Underlying Values in Coral Restoration: Responses to the Coral Crisis

Cassandra Wilson, University of Rhode Island

Abstract

Controversy has long existed among global coral experts over how to solve the coral crisis. This problem extends to the U.S. and its coral reef areas, but research on how this controversy influences restoration efforts in Florida is lacking. This study focused on Florida as an important and accessible case study to gain a closer look at the motivations behind coral conservation efforts taking place in real time. Due to a history of national and local coral legislation and consistent threats to Florida’s coral reef tract, coral restoration has emerged as a legitimate form of coral-care that some reef proponents have chosen to resist the spread of reef decline in Florida. The restoration field formed in the late 1990s and continues to rapidly expand. This case study aims to fill gaps in the social literature on coral restoration, specifically from the standpoint of the study of expertise. Using a social-psychology framework for understanding values, I conducted twenty interviews with experts to explore the ways in which personal values and backgrounds of experts in the Florida coral restoration field have influenced coral-care in Florida. Throughout our interviews, coral restoration experts revealed personal values that motivated them to join the field and shared challenges to coral conservation in the Anthropocene. Values were one factor that impacted decision-making within the field. One value that some experts revealed, pristine wilderness, reflected early western and colonial conservation ideologies. As the field continues to expand, it is important for coral conservationists to reflect on their values and how it impacts the coral-care they provide. More so, to move past the challenges of the Anthropocene, conservationists in all fields must redefine their role to help the world transition into an epoch that removes the perceived divide between humans and nature, allowing us to work collaboratively and provide multispecies care not based solely on capital or investment.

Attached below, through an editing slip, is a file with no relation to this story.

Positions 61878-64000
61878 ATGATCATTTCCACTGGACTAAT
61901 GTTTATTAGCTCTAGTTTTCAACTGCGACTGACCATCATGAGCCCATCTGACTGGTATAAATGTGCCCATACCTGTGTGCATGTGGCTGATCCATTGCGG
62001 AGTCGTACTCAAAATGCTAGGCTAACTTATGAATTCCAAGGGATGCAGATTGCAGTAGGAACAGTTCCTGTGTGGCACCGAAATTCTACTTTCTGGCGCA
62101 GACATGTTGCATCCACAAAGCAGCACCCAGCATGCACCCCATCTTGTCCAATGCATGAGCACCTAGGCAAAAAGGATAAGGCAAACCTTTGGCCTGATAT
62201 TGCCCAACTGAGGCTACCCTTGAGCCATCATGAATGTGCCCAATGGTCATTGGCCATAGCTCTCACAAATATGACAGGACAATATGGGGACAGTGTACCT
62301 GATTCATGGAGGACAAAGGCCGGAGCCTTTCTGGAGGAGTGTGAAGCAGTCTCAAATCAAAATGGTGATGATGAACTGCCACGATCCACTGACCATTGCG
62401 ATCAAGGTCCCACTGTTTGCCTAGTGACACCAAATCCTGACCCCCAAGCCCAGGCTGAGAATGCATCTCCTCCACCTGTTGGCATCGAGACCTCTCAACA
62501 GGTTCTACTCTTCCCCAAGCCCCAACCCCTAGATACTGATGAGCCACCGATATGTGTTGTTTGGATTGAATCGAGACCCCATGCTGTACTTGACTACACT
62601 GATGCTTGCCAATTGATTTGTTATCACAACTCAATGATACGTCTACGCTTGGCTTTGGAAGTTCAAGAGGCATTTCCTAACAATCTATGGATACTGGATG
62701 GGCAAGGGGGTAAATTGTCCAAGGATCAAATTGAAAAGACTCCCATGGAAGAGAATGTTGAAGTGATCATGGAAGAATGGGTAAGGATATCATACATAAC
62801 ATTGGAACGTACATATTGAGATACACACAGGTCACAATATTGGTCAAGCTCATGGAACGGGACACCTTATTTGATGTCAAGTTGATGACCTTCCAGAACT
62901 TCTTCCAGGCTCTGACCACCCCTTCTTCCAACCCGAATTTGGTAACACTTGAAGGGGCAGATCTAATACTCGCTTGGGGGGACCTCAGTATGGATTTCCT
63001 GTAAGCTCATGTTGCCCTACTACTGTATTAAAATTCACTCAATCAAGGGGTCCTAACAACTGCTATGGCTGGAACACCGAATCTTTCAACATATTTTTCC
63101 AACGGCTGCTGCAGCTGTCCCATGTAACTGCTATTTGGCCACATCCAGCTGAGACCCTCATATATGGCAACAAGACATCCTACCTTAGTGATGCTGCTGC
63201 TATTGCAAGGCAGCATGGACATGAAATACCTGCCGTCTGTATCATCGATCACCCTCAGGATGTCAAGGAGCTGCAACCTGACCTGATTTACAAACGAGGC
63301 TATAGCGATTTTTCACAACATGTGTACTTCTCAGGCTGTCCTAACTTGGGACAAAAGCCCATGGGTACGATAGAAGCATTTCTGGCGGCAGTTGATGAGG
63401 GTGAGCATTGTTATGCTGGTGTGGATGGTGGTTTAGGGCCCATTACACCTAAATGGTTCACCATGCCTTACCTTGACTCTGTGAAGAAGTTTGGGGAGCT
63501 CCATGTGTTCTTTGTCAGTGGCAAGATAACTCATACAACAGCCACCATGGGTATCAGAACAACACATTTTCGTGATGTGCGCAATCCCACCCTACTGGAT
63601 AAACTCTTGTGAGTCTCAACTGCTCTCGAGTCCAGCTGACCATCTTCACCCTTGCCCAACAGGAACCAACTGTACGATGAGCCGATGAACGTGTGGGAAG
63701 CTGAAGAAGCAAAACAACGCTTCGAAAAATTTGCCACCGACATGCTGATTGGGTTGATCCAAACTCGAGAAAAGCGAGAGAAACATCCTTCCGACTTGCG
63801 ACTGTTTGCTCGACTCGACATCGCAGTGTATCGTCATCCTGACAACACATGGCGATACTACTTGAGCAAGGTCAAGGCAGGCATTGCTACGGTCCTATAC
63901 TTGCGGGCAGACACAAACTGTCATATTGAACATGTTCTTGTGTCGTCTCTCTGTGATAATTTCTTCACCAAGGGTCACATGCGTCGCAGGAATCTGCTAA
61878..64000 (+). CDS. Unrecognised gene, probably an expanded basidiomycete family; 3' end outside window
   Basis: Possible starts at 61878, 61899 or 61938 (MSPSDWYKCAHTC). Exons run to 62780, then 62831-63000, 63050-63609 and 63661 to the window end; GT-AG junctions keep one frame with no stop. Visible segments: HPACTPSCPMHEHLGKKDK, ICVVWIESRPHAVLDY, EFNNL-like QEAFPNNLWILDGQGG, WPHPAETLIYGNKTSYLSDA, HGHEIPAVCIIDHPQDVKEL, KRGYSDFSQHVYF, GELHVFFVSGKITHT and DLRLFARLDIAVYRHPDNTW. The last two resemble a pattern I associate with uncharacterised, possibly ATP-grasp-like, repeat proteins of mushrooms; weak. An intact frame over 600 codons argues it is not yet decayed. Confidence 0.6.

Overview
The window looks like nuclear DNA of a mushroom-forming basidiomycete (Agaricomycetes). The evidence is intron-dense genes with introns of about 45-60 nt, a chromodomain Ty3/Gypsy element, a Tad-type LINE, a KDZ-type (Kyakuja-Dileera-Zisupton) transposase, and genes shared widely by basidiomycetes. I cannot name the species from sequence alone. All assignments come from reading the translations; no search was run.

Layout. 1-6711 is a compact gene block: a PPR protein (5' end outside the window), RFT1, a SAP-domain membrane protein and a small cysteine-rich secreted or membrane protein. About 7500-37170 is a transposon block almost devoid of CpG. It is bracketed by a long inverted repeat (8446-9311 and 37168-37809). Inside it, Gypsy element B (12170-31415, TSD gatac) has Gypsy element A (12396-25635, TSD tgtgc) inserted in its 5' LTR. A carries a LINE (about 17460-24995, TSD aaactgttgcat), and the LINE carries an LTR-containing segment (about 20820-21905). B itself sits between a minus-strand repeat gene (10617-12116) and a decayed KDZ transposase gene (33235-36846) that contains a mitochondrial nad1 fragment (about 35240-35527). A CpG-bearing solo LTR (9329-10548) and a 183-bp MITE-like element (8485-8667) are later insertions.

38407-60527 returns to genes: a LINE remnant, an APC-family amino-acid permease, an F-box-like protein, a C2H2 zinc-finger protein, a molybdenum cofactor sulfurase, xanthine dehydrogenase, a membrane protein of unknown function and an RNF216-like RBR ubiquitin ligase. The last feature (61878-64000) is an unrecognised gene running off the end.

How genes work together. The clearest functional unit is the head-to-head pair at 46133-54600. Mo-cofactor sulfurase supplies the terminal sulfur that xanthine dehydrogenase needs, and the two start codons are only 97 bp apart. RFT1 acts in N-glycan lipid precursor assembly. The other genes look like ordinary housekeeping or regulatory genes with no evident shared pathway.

Subject Area

Environmental science|Ecology|Environmental management

Recommended Citation

Cassandra Wilson, "Underlying Values in Coral Restoration: Responses to the Coral Crisis" (2020). Dissertations and Master's Theses (Campus Access). Paper AAI27962465.
https://digitalcommons.uri.edu/dissertations/AAI27962465

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